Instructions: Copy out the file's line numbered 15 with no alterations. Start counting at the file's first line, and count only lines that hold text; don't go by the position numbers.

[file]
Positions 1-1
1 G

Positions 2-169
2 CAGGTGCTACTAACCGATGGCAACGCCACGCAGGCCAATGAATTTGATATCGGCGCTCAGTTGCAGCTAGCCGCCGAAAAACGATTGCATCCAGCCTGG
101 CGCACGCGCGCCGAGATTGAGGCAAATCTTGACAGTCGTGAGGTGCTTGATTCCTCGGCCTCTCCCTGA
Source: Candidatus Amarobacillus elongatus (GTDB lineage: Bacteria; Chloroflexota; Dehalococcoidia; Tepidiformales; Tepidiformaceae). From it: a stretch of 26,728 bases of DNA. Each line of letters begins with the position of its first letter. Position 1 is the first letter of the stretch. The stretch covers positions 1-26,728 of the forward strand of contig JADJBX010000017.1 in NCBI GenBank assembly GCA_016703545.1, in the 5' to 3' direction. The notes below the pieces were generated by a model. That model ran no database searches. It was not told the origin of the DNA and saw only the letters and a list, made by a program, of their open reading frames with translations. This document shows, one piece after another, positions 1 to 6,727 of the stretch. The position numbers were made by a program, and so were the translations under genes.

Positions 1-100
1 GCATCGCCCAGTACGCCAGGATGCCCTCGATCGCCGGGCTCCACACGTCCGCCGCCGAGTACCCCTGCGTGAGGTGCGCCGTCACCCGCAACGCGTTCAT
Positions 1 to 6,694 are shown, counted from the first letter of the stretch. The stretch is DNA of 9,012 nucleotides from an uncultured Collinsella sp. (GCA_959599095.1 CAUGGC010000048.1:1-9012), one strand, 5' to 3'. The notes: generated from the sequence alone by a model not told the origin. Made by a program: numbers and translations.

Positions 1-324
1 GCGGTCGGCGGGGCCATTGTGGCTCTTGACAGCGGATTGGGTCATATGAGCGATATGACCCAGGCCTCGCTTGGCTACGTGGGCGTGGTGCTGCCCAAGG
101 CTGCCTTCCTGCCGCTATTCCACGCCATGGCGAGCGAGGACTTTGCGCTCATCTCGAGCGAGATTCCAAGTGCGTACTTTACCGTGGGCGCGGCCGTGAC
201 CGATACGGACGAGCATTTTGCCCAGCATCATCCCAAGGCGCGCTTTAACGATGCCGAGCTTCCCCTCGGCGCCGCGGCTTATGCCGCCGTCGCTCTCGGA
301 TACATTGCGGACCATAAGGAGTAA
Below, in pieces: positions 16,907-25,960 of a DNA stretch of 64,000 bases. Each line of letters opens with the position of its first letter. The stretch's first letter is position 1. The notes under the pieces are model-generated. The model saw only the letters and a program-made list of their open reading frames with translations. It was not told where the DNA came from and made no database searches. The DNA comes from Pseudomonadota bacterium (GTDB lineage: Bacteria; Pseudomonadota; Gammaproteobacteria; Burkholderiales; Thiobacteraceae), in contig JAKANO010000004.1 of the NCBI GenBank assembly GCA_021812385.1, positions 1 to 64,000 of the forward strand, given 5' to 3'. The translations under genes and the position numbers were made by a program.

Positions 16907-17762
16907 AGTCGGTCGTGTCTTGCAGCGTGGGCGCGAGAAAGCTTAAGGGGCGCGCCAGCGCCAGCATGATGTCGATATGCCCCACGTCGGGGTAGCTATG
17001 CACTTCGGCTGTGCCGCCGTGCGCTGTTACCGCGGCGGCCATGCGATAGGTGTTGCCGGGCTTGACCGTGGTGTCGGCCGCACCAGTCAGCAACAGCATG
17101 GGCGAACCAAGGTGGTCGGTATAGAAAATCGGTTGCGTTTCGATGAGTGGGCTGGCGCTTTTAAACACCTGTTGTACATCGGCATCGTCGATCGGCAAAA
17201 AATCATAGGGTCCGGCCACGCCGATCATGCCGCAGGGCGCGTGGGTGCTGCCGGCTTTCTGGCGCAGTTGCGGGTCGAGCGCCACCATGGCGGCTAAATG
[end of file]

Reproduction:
Below, in pieces: positions 16,907-25,960 of a DNA stretch of 64,000 bases. Each line of letters opens with the position of its first letter. The stretch's first letter is position 1. The notes under the pieces are model-generated. The model saw only the letters and a program-made list of their open reading frames with translations. It was not told where the DNA came from and made no database searches. The DNA comes from Pseudomonadota bacterium (GTDB lineage: Bacteria; Pseudomonadota; Gammaproteobacteria; Burkholderiales; Thiobacteraceae), in contig JAKANO010000004.1 of the NCBI GenBank assembly GCA_021812385.1, positions 1 to 64,000 of the forward strand, given 5' to 3'. The translations under genes and the position numbers were made by a program.